At 6:30 D is already downstairs playing with Legos and talking to himself. A comes into our bedroom and announces the time like a town crier.
I'm glad A is feeling better. He missed two days of school with a fever. I think D really liked those days because he got to stay close to his brother, read books and watch videos all day. Today they are both going off, A back to school, D on an exciting preschool field trip to the science museum.
At breakfast we read our African American biography for the day: Wilma Rudolph. A is interested, D continues to play with Legos.
A is excited about having been in the U.S. for nine months. I ask him if he's missing anyone from Ethiopia. He nods, and D says his grandfather's name. I ask them what their grandfather is like. A says he is nice. It's very rare for him to share any kind of memories, but today he tells me that their grandfather used to bring them cow meat. They put pieces of the meat on sticks and roasted it over the cooking fire in their house. I savor this mental image.
A asks if he can get a ride from me to school instead of riding the bus. I say yes, but soon he's freaking out that we'll be late. I have him look at me and take some deep breaths. Usually this is something I do with D, but today it works with A. We get to his school in plenty of time, then I take D to preschool.
He gets clingy when we go in and I stay with him as the teachers get the children ready for the field trip. When it's time to go on the bus his love of vehicles wins over and he gets on with a big smile on his face.
I now have the morning to do some things I can't do with a kid around. I edit a piece of writing for T; have an actual adult conversation with a friend; take the dog for a long walk; do an online job search; spend forever on the phone with my health insurance company, who can go die in the fiery pits of hell.
A gets out of school early today, so I go pick him up. He tells me about taking the ACCESS test. We have lunch, then do some make-up work for the days he missed. He does his math first; he loves math. We work on reading until he slides face down to the floor. The floor is his go-to place when he is feeling stressed. I talk him up to the chair, then to a sitting position, then to stating what he needs. He's tired and wants to stop. I agree that it's a reasonable request, and we stop. I'm proud that he was able to manage this stressful moment.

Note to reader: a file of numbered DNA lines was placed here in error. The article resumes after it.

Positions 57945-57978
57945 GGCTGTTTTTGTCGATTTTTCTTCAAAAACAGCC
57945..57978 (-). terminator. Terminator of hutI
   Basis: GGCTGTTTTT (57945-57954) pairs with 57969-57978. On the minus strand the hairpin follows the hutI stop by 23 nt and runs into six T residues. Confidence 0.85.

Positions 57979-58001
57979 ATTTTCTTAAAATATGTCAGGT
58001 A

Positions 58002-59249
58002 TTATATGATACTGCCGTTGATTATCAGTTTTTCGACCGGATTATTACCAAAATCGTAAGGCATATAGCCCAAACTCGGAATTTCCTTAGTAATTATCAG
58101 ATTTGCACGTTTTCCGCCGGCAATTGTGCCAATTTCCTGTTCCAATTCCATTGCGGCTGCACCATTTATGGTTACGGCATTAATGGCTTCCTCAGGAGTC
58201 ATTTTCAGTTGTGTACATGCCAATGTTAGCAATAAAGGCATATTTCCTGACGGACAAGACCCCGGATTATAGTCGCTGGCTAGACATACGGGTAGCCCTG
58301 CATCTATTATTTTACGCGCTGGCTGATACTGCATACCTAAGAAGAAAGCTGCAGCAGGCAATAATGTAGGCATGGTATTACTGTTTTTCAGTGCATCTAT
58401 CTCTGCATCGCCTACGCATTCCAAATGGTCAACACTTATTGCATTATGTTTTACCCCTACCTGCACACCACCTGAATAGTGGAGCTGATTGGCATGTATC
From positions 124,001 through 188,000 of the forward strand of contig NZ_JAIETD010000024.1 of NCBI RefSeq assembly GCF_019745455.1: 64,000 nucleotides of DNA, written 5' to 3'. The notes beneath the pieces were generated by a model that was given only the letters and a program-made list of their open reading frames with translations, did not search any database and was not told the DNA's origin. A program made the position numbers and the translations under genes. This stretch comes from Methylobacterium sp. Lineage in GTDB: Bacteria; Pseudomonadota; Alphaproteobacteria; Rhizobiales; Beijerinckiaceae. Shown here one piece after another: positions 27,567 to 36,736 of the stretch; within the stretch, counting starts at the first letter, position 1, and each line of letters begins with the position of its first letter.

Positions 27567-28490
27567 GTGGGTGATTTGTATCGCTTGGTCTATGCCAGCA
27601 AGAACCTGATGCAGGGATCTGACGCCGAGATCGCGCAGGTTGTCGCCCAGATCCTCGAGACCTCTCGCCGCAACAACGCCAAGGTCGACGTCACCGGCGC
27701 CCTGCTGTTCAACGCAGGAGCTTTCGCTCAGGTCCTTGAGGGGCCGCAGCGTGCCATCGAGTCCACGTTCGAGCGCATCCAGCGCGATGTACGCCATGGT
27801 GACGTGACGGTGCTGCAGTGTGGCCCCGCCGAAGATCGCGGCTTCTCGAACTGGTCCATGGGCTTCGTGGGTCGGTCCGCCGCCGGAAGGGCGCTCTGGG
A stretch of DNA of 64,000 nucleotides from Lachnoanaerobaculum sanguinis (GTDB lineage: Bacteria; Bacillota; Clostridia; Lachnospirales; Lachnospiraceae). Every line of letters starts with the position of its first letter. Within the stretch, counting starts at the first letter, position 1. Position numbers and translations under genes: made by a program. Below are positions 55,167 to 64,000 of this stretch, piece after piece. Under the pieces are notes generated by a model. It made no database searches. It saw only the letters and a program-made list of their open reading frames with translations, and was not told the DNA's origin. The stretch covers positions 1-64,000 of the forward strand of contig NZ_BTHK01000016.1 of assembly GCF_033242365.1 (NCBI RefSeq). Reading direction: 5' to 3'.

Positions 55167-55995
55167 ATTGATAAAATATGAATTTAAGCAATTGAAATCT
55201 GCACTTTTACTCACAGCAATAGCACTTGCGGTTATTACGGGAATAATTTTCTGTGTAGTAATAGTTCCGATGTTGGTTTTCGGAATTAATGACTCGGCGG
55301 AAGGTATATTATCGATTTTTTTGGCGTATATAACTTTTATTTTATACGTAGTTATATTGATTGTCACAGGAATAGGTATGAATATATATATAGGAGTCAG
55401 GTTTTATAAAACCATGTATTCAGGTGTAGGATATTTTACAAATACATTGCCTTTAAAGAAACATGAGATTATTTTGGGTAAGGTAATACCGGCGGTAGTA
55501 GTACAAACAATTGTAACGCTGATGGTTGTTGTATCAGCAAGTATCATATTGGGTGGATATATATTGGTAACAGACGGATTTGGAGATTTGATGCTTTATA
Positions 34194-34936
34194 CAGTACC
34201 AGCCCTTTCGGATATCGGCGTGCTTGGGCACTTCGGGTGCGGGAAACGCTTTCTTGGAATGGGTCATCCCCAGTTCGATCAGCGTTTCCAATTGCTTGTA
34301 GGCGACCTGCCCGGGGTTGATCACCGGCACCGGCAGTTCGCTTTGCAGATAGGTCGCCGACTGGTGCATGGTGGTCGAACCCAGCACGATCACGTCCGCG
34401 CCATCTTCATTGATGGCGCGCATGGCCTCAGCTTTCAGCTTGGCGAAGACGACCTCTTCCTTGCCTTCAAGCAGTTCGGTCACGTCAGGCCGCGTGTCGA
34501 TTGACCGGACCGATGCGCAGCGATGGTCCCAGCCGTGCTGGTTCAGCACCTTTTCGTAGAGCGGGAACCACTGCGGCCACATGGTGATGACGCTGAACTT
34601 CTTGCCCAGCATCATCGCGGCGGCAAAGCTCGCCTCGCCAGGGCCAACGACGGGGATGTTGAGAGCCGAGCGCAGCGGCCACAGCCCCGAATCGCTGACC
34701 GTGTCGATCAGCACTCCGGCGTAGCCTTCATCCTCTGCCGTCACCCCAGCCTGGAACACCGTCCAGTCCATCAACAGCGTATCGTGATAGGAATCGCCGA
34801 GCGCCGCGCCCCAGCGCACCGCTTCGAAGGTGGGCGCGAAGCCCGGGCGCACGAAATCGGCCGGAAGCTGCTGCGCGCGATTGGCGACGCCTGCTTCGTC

Soon it's time to go get D. He usually gets out of preschool at 12:30, but because of the field trip, today he's not done until after 2:30. He's excited to see us, and excited to tell us all about the bus and the museum: a T-Rex! and a Triceratops! and butterflies! and it was so hot in the butterfly house I said, 'wheewwww!' and the bus was SOOOO high! and I bounced in my seat! and I touched a turtle! and a rabbit! and I saw a moose standing very still behind a glass!
I had planned for them to have some rest time now, but we see some neighborhood friends and invite them over. Then it's time for swimming for A and basketball for D at the YMCA. A has mastered kicking and is quite the little speedboat in the water. D looks like most of the other boys in his 3-5-year-old class, alternating cute, clumsy attempts at dribbling with spinning in circles in his own little world.
We come home and I get dinner ready while the boys play with/argue over Legos and draw. We have dinner as soon as T gets home, then I go back to the Y for a summer camp information session. T gets the boys ready for bed and they are watching videos when I get back. D has had a long day and I take him to bed early. We read a book, and I stay with him until A comes to bed and they both fall asleep. I sit with T for a while, but in nine months I still haven't figured out how to reliably fit in quality time with my husband. I'm too sleepy now and soon I'm in bed.